An Arkansas court has fined a woman $1.3 million for running an envelope stuffing scam one of a number of work at home schemes that target people looking for a little extra income.
Customers paid $99 to be part of the program and were led to believe they would receive $10 for every advertisement they mailed out for the company. Arkansas officials say some were not paid at all, or were paid much less than they expected.
Arkansas Attorney General Dustin McDaniel said work at home schemes are becoming an increasing problem and urged consumers to use caution when considering any such offer.
What to Look For
While these scams can take many forms, McDaniel said they have some common characteristics.
Bogus job offers almost always require the "employee" to deposit checks, money orders, or accept funds wired into his or her own personal bank account or credit card account, then keep a commission and wire the balance somewhere else, often to places outside of the United States.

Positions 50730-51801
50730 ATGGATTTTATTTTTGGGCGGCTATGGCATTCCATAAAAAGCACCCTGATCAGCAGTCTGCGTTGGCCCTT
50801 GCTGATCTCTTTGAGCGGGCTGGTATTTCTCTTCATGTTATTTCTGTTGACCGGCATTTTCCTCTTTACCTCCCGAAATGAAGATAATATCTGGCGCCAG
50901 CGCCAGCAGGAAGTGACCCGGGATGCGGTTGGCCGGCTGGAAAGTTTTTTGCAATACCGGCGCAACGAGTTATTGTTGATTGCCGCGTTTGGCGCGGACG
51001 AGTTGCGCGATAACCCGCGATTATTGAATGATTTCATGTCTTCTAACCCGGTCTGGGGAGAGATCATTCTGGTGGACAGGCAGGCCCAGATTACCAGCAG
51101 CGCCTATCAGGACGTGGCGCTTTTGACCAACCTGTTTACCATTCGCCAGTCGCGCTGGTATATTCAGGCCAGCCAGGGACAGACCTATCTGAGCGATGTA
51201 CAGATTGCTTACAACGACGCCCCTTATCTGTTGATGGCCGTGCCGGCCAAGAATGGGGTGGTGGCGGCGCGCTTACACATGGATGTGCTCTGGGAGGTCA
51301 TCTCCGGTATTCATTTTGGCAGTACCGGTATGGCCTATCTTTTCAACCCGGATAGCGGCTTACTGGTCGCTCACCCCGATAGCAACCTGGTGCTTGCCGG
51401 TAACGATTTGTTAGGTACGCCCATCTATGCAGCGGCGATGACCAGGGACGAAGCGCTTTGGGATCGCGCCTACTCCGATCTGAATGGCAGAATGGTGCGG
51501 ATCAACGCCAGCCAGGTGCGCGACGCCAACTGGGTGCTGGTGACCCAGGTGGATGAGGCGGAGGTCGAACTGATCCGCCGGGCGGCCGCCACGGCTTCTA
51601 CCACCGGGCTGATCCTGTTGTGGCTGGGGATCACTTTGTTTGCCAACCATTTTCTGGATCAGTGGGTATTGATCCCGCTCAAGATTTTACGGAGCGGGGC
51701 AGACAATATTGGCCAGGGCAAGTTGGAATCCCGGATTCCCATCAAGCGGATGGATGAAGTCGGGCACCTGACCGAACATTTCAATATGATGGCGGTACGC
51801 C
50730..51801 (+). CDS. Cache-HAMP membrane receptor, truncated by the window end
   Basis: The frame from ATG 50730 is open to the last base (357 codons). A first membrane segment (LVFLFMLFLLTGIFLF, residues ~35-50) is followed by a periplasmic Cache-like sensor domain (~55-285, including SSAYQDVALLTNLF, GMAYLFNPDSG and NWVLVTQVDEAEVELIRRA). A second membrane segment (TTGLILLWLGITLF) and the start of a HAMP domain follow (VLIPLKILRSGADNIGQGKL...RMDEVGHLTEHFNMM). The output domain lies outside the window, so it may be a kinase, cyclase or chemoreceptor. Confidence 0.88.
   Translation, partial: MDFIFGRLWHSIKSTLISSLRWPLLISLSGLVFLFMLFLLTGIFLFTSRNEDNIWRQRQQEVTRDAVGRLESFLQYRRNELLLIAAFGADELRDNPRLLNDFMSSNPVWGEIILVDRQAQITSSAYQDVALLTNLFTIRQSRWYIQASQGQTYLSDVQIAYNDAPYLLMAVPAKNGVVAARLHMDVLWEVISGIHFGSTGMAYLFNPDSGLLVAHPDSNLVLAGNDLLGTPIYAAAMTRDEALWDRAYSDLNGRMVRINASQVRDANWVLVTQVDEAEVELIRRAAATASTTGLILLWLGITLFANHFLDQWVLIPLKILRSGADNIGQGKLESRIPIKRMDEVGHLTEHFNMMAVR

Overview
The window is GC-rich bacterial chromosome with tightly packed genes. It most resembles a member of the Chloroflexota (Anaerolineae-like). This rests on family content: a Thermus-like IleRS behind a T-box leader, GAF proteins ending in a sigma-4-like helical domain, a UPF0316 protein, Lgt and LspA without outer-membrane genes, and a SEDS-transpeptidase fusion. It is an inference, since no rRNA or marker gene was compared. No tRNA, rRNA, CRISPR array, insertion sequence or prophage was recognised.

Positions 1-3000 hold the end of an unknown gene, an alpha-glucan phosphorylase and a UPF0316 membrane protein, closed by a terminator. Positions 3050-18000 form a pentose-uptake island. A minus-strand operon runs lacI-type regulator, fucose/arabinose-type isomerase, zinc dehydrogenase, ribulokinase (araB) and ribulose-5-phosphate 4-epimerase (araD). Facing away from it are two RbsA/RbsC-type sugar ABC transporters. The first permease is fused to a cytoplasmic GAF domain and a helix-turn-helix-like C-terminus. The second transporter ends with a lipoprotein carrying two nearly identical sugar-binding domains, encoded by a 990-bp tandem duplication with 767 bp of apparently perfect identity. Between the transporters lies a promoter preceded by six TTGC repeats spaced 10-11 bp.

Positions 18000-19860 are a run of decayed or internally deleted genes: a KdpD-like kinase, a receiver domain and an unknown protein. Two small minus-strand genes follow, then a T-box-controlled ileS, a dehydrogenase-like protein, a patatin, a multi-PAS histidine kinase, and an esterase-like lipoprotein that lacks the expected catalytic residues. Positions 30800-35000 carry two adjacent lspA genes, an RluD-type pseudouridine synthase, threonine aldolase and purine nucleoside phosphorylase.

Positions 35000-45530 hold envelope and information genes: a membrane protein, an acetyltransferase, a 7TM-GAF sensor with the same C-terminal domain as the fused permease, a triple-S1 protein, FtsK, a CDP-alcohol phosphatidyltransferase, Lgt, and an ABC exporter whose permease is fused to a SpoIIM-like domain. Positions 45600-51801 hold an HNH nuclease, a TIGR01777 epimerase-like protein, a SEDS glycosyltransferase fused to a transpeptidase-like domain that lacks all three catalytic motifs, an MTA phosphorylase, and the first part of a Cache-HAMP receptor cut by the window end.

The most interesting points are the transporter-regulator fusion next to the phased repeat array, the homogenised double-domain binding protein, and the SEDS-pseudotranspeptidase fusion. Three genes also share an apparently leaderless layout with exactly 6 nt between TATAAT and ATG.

Some victims of these scams have also been asked to process packages or perform certain tasks, such as envelope stuffing.
Whether the task is stuffing envelopes or forwarding checks, the net result is the same for the consumer, who almost always ends up losing a lot of money and getting a lot of trouble for their effort, said McDaniel.
Victims, who are promised big returns for performing tasks, often pay up front costs and never receive a dime in return; while others later learn that the money they are transferring is stolen, making them party to illegal activities.